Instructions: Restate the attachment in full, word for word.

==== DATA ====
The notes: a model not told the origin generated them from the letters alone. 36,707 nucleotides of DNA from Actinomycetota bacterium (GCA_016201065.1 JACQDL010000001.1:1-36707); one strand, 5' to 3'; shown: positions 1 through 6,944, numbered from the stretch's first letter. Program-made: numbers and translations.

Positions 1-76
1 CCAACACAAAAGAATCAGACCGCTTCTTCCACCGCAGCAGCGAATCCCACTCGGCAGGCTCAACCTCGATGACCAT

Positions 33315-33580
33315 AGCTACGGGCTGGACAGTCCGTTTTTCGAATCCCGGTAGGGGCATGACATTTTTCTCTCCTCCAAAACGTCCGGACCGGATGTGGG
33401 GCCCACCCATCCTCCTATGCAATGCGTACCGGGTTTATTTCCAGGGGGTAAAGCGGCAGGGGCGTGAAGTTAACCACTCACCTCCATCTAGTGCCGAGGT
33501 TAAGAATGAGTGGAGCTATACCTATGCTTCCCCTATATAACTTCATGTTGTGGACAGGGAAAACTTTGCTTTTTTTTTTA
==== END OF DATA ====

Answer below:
The notes: a model not told the origin generated them from the letters alone. 36,707 nucleotides of DNA from Actinomycetota bacterium (GCA_016201065.1 JACQDL010000001.1:1-36707); one strand, 5' to 3'; shown: positions 1 through 6,944, numbered from the stretch's first letter. Program-made: numbers and translations.

Positions 1-76
1 CCAACACAAAAGAATCAGACCGCTTCTTCCACCGCAGCAGCGAATCCCACTCGGCAGGCTCAACCTCGATGACCAT

Positions 33315-33580
33315 AGCTACGGGCTGGACAGTCCGTTTTTCGAATCCCGGTAGGGGCATGACATTTTTCTCTCCTCCAAAACGTCCGGACCGGATGTGGG
33401 GCCCACCCATCCTCCTATGCAATGCGTACCGGGTTTATTTCCAGGGGGTAAAGCGGCAGGGGCGTGAAGTTAACCACTCACCTCCATCTAGTGCCGAGGT
33501 TAAGAATGAGTGGAGCTATACCTATGCTTCCCCTATATAACTTCATGTTGTGGACAGGGAAAACTTTGCTTTTTTTTTTA